Syracuse released its depth chart in a media guide at the ACC Football Kickoff Sunday.Sophomore Terrel Hunt and junior John Kinder occupy the first and second spots at quarterback, respectively. Hunt, a 6-foot-3 quarterback from Rosedale, NY impressed in the preseason and is currently the frontrunner to start the season opener against Penn State on Aug. 31.Charley Loeb, Mitch Kimble and Austin Wilson are listed as backup quarterbacks.Sophomore Ashton Broyld is listed as the No. 1 halfback, and 5-foot-9 freshman Brisly Estime is No. 2 at that position.At running back, there are no surprises. Jerome Smith – who was named to the Maxwell Award watch list – is listed as the No. 1 running back, Prince-Tyson Gulley is No. 2 and George Morris sits at No. 3.AdvertisementThis is placeholder textOn defense, Durell Eskridge and Ritchy Desir are listed in front of Josh Mims at strong safety. Robert Welsh and Ron Thompson are listed as the top defensive ends.Jay Bromley, Micah Robinson and Cameron Lynch are also listed as starters on defense for the Orange.Other positions are as follows:Kicker: 1. Ross Krautman 2. Ryan NortonPunter: 1. Jonathan Fisher 2. Riley DixonKickoff returner: 1. Jeremiah Kobena 2. Wayne MorganPunt returner: 1. Ritchy Desir 2. Steve ReneLong snapper: 1. Sam Rodgers 2. Keith MitsuuchiShort snapper: 1. Sam Rodgers 2. Eric Morris Comments Facebook Twitter Google+ Published on July 21, 2013 at 2:04 pm Contact Trevor: [email protected] | @TrevorHass read more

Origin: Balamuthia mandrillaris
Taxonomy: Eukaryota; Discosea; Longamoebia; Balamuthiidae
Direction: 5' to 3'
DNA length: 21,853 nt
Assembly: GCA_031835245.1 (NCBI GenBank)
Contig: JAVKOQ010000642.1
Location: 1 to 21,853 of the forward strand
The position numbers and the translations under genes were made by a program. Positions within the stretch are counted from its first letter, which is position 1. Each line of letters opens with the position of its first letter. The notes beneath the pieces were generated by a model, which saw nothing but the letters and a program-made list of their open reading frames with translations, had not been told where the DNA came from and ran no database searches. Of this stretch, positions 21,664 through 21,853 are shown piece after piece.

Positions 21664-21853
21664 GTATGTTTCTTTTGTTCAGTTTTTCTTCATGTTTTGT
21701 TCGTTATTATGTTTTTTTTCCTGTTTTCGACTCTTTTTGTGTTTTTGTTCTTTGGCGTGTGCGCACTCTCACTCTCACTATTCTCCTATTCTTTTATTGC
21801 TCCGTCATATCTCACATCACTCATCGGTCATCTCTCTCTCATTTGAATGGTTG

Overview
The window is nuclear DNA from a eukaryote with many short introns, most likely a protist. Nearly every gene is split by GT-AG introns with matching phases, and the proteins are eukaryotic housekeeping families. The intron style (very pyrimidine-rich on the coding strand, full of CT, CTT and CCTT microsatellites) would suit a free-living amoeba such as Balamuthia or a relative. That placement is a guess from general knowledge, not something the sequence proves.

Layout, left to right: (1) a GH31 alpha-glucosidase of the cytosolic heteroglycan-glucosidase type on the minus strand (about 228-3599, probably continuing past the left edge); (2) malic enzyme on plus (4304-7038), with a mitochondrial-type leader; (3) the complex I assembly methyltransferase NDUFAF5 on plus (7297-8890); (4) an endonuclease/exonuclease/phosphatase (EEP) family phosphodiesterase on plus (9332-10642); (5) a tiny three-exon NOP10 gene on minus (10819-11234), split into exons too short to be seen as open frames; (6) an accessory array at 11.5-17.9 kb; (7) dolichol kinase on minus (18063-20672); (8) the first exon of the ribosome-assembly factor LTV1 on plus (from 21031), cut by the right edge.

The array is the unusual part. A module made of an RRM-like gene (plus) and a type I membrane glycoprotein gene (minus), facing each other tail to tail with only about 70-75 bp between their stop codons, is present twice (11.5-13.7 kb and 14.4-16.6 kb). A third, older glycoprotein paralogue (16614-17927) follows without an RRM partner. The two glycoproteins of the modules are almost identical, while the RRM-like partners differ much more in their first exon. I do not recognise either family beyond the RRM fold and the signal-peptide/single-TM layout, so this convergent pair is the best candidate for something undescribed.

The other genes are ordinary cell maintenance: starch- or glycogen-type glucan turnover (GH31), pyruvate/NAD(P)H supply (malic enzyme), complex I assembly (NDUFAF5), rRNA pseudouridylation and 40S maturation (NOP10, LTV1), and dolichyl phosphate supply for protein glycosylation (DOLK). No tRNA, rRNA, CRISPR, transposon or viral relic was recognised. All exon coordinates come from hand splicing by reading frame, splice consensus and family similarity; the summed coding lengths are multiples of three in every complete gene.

The summer may be getting ready to go into its annual hiatus, but with winter still a few months away staff and management at Mallard’s Source for Sports decided to take a look back into the warmer, outside sports for the latest edition of Team of the Week, Louie’s Slopitch Team. The squad overcame and earlier loss to make a return to the final of the Nelson Mixed Slopitch League. However, the only problem was Jackson’s Hole, the team that defeated Louie’s earlier in the tournament, was once again waiting. Still Mallard’s is quick to salute Louie’s as Team of the Week. The team includes, back row, L-R, Shauna Long, Nikita Gardner, Arlene Anderson, Robin Stoll, Clarke Winsor, Jo Elliott and Brad Carson. Front, Moe Penner, Mary Forwell, Cory Whitford (holding Stella), Ken Anderson and Wayne Germaine (holding Max). Missing, Tom Trubetskoff, Brittany Kerr and Loni D’Andrea. read more